Many employers may—understandably—view gratuities as discretionary payments that customers leave in exchange for superior service.  After all, federal wage and hour regulations define “tips” as “sum[s] presented by a customer as a gift or gratuity in recognition of some service performed.”  29 C.F.R. § 531.52 (emphasis supplied).  The regulations also state that “compulsory charge[s] for service” are not tips.  29 C.F.R. § 531.55 (emphasis supplied).

But in some cases, a mandatory charge may qualify as a tip that employers must distribute to staff under state or local law.

By way of example, employers in the hospitality industry commonly assess mandatory “service” or “administrative” charges in connection with the administration of catered events, such as receptions and conferences.  Depending on, among other things, the disclosures that the employers make to their customers, employees who provide services during the events may argue that state and/or local law requires their employers to distribute those charges to staff.

New York State is a prime (but not the only) example of a jurisdiction where this issue can arise.

In New York, employers cannot retain a gratuity or any “charge purport[ing] to be a gratuity for an employee.”  NYLL § 196-d (emphasis supplied).  Compulsory charges can qualify as charges “purporting to be a gratuity” if an employer represents or allows “customers to believe that the charges were in fact gratuities for their employees.”  Samiento v. World Yacht Inc., 10 N.Y.3d 70, 81 (2008).  Whether a mandatory charge purports to be a gratuity within the meaning of NYLL § 196-d turns on a holistic assessment of how a “reasonable customer” would understand the charge.  Maldonado v. BTB Events & Celebrations, Inc., 990 F. Supp. 2d 382, 389 (S.D.N.Y. 2013).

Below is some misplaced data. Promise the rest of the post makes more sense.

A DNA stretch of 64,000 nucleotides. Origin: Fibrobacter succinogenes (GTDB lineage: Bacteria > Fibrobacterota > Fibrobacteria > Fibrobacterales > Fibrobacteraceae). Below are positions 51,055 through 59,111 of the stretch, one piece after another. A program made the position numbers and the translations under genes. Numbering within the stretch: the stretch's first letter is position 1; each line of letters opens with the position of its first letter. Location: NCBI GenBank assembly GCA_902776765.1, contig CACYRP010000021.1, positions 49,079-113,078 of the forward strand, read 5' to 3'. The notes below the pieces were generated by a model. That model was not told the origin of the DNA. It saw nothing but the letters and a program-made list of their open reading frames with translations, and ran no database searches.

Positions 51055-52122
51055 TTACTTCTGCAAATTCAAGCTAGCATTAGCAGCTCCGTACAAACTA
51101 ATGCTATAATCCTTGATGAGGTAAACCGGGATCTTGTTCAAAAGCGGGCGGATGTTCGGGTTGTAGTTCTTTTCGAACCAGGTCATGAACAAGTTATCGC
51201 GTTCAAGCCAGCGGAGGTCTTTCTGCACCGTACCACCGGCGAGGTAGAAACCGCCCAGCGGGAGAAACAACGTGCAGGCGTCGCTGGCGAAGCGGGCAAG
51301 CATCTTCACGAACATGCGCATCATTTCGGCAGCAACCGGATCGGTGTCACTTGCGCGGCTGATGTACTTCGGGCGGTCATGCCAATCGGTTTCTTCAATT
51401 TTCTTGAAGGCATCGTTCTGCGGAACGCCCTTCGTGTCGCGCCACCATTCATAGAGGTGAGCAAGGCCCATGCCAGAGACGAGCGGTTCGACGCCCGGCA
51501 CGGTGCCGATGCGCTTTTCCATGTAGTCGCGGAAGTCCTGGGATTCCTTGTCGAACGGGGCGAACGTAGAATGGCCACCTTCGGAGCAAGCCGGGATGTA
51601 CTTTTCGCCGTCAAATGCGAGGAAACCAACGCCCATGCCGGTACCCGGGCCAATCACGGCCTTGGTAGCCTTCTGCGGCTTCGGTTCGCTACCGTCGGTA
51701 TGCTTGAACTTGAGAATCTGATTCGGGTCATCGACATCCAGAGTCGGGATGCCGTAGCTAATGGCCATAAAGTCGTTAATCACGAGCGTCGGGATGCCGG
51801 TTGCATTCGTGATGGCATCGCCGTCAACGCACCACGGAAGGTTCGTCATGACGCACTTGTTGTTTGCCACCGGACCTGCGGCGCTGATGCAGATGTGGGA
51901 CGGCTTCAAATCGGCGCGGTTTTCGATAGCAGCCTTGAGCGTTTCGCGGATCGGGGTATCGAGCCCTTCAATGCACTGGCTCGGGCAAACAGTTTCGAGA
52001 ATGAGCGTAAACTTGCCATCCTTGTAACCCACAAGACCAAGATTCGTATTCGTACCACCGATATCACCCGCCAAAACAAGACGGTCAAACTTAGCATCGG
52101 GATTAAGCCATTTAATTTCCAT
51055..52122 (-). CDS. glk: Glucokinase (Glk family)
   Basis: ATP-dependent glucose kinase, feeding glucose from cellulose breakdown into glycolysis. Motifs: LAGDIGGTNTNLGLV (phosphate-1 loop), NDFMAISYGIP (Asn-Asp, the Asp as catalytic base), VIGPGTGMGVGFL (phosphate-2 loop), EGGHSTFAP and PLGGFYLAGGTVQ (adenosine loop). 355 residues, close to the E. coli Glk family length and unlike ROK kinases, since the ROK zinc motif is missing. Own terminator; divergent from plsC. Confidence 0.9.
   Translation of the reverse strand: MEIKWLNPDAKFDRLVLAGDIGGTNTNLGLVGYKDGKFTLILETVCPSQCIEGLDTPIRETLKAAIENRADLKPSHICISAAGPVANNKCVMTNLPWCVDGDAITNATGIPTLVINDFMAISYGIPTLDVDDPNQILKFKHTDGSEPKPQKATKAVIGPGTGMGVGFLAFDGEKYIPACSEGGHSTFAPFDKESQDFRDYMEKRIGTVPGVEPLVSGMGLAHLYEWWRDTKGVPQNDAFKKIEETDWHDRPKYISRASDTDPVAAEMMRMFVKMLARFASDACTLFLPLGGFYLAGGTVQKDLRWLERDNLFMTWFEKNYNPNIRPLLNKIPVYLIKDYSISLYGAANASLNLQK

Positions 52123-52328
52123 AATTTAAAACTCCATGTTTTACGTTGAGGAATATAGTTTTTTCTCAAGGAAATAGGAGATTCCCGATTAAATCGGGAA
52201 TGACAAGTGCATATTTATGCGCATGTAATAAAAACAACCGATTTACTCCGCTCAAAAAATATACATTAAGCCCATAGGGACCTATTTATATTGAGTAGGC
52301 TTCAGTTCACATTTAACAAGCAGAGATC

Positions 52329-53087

In other words, if a reasonable customer would view a mandatory charge as a gratuity for staff—thereby theoretically reducing the likelihood that the customer would also provide a discretionary tip—the employer cannot retain it.

Notably, New York’s Hospitality Industry Wage Order creates a rebuttable presumption in the hospitality industry that any charge in addition to “charges for food, beverage, lodging, and other specified materials or services, including but not limited to any charge for ‘service’ or ‘food service,’ is a charge purport[ing] to be a gratuity.”  N.Y. Comp. Codes R. & Regs. tit. 12, § 146-2.18.